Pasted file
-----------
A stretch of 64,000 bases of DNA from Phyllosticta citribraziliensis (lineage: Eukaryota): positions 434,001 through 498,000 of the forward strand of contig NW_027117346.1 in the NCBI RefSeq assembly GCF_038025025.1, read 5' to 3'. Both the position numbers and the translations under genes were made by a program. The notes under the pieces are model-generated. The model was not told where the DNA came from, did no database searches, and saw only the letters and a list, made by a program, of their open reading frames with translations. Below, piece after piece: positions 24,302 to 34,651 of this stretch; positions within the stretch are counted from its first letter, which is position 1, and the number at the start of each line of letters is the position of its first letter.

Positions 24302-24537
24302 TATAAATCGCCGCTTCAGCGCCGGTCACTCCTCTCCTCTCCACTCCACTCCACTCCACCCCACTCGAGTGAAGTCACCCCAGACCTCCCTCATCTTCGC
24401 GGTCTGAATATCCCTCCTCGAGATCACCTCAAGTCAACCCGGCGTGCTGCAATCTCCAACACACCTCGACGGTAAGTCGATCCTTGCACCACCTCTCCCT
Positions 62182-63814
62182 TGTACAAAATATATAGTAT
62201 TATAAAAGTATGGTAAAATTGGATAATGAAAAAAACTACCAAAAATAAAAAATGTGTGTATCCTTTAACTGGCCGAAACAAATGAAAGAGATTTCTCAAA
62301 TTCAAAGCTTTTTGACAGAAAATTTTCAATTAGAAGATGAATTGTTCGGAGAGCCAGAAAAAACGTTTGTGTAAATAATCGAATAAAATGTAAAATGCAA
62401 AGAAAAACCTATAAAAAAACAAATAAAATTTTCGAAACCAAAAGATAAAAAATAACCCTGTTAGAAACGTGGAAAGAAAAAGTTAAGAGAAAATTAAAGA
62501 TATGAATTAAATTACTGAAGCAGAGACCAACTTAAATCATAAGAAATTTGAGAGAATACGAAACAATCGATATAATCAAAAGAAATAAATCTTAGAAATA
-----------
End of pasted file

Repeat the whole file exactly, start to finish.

A stretch of 64,000 bases of DNA from Phyllosticta citribraziliensis (lineage: Eukaryota): positions 434,001 through 498,000 of the forward strand of contig NW_027117346.1 in the NCBI RefSeq assembly GCF_038025025.1, read 5' to 3'. Both the position numbers and the translations under genes were made by a program. The notes under the pieces are model-generated. The model was not told where the DNA came from, did no database searches, and saw only the letters and a list, made by a program, of their open reading frames with translations. Below, piece after piece: positions 24,302 to 34,651 of this stretch; positions within the stretch are counted from its first letter, which is position 1, and the number at the start of each line of letters is the position of its first letter.

Positions 24302-24537
24302 TATAAATCGCCGCTTCAGCGCCGGTCACTCCTCTCCTCTCCACTCCACTCCACTCCACCCCACTCGAGTGAAGTCACCCCAGACCTCCCTCATCTTCGC
24401 GGTCTGAATATCCCTCCTCGAGATCACCTCAAGTCAACCCGGCGTGCTGCAATCTCCAACACACCTCGACGGTAAGTCGATCCTTGCACCACCTCTCCCT
Positions 62182-63814
62182 TGTACAAAATATATAGTAT
62201 TATAAAAGTATGGTAAAATTGGATAATGAAAAAAACTACCAAAAATAAAAAATGTGTGTATCCTTTAACTGGCCGAAACAAATGAAAGAGATTTCTCAAA
62301 TTCAAAGCTTTTTGACAGAAAATTTTCAATTAGAAGATGAATTGTTCGGAGAGCCAGAAAAAACGTTTGTGTAAATAATCGAATAAAATGTAAAATGCAA
62401 AGAAAAACCTATAAAAAAACAAATAAAATTTTCGAAACCAAAAGATAAAAAATAACCCTGTTAGAAACGTGGAAAGAAAAAGTTAAGAGAAAATTAAAGA
62501 TATGAATTAAATTACTGAAGCAGAGACCAACTTAAATCATAAGAAATTTGAGAGAATACGAAACAATCGATATAATCAAAAGAAATAAATCTTAGAAATA